Meanwhile, the Alliance of Automobile Manufacturers is more cautious, predicting that self-driving cars will not be everywhere “for at least four decades”.

People keep their cars for 10 years or more, so it takes a long time for internal-combustion vehicles to work their way out of the world’s auto fleets.

What’s clear is that the image of passengers sitting in the back seat being chauffeured by a car with no driver is unlikely to be realised in less than ten years. And given the state of current regulation and other potential setbacks, it might be 20 or 30 years.

Susan Shaheen, co-director of the Institute of Transportation Studies’ Transportation Sustainability Research Center at the University of California, Berkeley, says the focus now is on testing the technology, not legalising and regulating it.

She points out that one of the biggest challenges we face, and one that has received little attention is creating a future regulatory framework around zero-occupant vehicles.

“Legislation, regulation and roadway pricing that limits the use of these vehicles may be needed to prevent a world of automated congestion,” says Shaheen.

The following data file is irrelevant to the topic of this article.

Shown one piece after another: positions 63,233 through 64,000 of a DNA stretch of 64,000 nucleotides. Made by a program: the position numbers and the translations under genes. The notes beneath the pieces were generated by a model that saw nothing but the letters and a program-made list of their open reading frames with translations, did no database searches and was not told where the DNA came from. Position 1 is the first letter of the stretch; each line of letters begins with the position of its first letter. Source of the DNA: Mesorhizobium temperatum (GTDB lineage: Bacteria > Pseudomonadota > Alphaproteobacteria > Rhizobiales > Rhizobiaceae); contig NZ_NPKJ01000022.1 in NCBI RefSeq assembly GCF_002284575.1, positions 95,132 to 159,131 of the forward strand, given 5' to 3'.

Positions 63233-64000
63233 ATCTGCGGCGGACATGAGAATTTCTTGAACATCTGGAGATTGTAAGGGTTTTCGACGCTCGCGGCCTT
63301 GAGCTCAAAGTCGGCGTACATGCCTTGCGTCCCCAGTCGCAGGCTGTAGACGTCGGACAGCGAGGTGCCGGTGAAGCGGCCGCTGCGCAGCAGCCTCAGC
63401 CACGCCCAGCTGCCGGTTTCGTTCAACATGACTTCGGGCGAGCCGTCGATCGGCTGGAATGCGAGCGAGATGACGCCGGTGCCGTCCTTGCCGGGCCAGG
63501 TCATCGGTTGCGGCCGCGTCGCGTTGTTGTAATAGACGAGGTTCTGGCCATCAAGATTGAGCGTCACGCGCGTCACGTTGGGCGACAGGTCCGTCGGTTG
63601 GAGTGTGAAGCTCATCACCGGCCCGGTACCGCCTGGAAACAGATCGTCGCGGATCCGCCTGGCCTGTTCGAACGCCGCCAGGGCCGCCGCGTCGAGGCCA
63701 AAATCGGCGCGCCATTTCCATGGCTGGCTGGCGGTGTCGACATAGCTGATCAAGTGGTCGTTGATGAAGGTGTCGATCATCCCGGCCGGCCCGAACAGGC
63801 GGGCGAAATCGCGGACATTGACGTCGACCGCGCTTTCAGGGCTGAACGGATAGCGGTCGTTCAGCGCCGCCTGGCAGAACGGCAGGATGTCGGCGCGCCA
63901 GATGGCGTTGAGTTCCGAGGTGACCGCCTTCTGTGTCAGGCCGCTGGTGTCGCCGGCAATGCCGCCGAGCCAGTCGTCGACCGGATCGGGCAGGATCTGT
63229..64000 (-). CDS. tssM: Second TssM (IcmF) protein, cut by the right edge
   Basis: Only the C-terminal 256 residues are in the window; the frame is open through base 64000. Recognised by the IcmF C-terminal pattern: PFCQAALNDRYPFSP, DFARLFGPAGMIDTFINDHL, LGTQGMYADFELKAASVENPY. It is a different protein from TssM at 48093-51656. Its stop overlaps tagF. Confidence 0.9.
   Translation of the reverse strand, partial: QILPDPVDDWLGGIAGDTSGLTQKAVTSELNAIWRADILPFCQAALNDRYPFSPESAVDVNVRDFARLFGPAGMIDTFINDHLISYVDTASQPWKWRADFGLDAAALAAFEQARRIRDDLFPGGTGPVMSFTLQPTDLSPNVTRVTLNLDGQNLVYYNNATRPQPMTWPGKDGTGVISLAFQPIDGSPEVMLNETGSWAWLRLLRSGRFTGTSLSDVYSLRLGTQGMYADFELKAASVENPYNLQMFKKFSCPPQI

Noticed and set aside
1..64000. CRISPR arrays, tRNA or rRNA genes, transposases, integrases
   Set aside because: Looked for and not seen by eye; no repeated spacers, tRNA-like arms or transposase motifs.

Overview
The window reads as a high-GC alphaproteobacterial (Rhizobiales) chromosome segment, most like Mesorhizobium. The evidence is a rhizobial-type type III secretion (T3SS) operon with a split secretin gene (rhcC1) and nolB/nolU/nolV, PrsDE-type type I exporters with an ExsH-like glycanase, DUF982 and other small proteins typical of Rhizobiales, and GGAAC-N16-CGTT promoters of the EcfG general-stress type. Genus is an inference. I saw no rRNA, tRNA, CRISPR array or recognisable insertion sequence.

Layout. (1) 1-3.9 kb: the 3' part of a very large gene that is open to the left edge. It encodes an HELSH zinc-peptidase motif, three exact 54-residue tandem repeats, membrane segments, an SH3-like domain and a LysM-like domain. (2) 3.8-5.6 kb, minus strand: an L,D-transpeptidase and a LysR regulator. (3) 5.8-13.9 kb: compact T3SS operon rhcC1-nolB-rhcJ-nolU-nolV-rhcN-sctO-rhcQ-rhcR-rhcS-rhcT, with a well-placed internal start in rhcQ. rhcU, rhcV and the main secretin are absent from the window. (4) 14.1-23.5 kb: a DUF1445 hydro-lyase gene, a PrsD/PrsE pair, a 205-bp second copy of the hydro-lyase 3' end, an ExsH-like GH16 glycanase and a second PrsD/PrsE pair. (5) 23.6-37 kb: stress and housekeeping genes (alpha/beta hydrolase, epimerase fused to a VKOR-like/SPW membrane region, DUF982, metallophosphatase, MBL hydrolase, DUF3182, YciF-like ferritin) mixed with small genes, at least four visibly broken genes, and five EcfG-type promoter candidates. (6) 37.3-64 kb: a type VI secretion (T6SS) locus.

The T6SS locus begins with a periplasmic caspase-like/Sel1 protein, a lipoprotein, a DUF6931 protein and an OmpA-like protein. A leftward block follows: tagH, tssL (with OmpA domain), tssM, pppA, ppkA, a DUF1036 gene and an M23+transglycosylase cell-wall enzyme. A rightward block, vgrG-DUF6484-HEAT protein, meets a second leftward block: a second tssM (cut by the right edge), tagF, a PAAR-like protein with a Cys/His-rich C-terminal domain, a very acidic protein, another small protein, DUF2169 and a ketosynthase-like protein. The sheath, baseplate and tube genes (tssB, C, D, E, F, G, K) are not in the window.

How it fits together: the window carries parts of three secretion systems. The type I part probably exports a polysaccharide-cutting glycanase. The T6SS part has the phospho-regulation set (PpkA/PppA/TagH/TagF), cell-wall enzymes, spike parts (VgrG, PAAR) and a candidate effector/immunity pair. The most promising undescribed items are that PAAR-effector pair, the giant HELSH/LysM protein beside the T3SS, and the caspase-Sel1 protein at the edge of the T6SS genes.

Regulations will likely come long after our future transportation visions are realised

Technology is racing ahead

We’re only just beginning to understand the implications of vehicle-sharing and autonomous driving. This growing body of knowledge will shape the regulations we develop. But the technology may be moving faster than our ability to regulate it, according to Deborah Gordon, director of the energy and climate program at the Carnegie Endowment for International Peace.

“Regulations will likely come long after our future transportation visions are realised, and their biggest problems become evident. We are generally loathe to regulate before innovation materialises – and very bad at guessing what the biggest problems turn out to be,” she says.

At the forefront of this is ride-sharing services, such as Lyft Line, Uber Pool and the rapidly expanding Waze Carpool. These new entrants fill cars up with passengers for less-expensive trips, and are particularly popular in China, where they could help reduce vehicle congestion in the country’s fast-growing major cities.

John DeCicco, a research professor at the University of Michigan’s Energy Institute, isn’t convinced that ride-sharing will persuade people to abandon car ownership.

“Sharing schemes are going to enable more people to access personal mobility, rather than replacing a significant share of individual car ownership.”

He sees sharers and public transport users possibly switching back to private cars when their incomes climb or they have children. 

Change on two wheels

How do the bike-sharing schemes that have caught on in the world’s cities fit into this picture? It may be too early to tell, though the environmental benefits are clear.